Once dry, I put two coats of high gloss varnish over the decoupage/crackle finish.
The final step is to glue on the previously painted pieces of wood trim to cover the edges of the four calendar scenes. I carefully clamped the trim pieces in place while they dried, taking care not to mar the decoupage.

Install Hinges and Mount Door

Before installing the cabinet, it’s easier to mount the hinges onto the door and face frame first so you don’t have to work vertically.
Spread the hinges out evenly then measure and mark and door. Drill pilot holes and screw in place. Place the door evenly onto the face frame (it’s easier if you have someone to help!) then transfer the hinge holes with a pencil. Predrill the holes in the face frame and complete mounting the hinges by screwing in place. Remove the door again for the next step so the cabinet box will be lighter to maneuver.

Install the Cabinet

To mount the cabinet, we used a stud finder to find the studs. We lined our markings up with a stud on the right side of the cabinet. We marked the dimensions of the back of the cabinet on the drywall making sure our lines were level and plumb then cut a hole in our drywall. We added some additional framing for support along the left side and the bottom since the cabinet was narrower than the distance between our studs (which should be 16″ on centre).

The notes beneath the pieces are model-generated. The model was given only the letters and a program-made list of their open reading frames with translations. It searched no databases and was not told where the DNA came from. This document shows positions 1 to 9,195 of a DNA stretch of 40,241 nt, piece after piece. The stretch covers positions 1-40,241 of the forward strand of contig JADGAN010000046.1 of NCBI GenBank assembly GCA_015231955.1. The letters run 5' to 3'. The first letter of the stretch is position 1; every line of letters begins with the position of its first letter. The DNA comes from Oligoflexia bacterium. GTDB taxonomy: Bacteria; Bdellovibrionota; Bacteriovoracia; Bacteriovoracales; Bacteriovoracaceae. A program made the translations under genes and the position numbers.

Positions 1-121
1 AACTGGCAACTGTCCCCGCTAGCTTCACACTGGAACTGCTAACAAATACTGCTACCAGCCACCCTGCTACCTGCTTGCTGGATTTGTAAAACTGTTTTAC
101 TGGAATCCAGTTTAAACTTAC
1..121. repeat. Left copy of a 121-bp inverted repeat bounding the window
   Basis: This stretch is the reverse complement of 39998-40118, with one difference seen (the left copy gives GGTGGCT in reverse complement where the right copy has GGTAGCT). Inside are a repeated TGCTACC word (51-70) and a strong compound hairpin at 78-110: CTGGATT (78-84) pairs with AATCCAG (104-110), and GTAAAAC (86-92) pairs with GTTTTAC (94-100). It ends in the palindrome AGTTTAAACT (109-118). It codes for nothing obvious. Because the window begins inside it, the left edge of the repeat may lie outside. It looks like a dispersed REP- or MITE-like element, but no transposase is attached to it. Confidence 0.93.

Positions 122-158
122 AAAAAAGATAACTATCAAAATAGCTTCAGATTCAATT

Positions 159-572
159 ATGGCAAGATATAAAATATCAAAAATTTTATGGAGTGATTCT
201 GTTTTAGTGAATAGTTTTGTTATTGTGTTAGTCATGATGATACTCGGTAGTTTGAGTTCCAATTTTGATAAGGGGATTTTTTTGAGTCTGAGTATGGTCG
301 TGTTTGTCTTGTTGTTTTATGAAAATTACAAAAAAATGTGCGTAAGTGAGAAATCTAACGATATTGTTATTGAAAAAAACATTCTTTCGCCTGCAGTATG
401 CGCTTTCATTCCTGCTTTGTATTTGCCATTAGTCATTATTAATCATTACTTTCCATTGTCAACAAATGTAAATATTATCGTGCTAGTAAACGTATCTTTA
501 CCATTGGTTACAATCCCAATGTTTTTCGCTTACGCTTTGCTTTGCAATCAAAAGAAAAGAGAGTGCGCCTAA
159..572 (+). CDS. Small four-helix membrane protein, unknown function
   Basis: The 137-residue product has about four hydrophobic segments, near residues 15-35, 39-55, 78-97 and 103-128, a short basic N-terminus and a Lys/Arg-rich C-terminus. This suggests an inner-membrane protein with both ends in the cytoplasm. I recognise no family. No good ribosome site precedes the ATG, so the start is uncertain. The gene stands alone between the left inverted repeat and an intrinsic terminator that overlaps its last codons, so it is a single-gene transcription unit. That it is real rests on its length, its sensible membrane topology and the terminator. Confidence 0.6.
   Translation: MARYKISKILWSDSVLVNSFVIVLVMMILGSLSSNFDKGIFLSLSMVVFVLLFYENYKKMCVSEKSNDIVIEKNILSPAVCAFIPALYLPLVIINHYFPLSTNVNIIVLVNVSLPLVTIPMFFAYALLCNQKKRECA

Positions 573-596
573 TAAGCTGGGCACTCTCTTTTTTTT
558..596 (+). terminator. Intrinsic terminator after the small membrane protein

We mounted our box – now a full fledged cabinet – into the drywall between the studs, flush with the drywall opening.
One thing to note: our cabinet was mounted in an interior wall. If you are placing the cabinet on an exterior wall however, just make sure that you replace and seal up any insulation removed when you cut into the wall. We drilled some pilot holes through the side frame and into the studs and used small head wood screws to fasten the box into the opening.
Load Up Your New Medicine Cabinet

Reattach the door and it’s now ready for all your stuff to be placed on the shelves!
Final Reveal

In the picture below you can see the final outcome of the cabinet reflected in a vintage mirror we rescued from our own basement.
Drill a hole to add a small door pull on the outside, then and a rubber bumper on the inside of the door and you’re done!
By making what's essentially a box to accommodate an old door, you too can add some personality into any bathroom space with a medicine cabinet.
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Suggested materials:
  • 1 x 4’s(frame)   (Already had)
  • 1 x 2’s (face frame)   (Already had)
  • Plywood for backing (3/4″ thickness)   (Already had)
See all materials
Birdz of a Feather
Want more details about this and other DIY projects? Check out my blog post!
Frequently asked questions
Have a question about this project?
3 of 4 questions
  • Stephanie Marie Cameron Stephanie Marie Cameron on Aug 26, 2017
    how did you use the plaster? did you press the pic into it, or did you put a fine coat over the picture?

  • Nancy Robinson Nancy Robinson on Aug 26, 2017
    Doesnt having the door knob for opening on the bottom corner make the door a little hard to open? Should it have gone higher so as not to tweak corner.

  • Cal26855097 Cal26855097 on Aug 27, 2017
    This question has nothing to do with the project, but what is the color of paint on the wall? It is beautiful for the bathroom?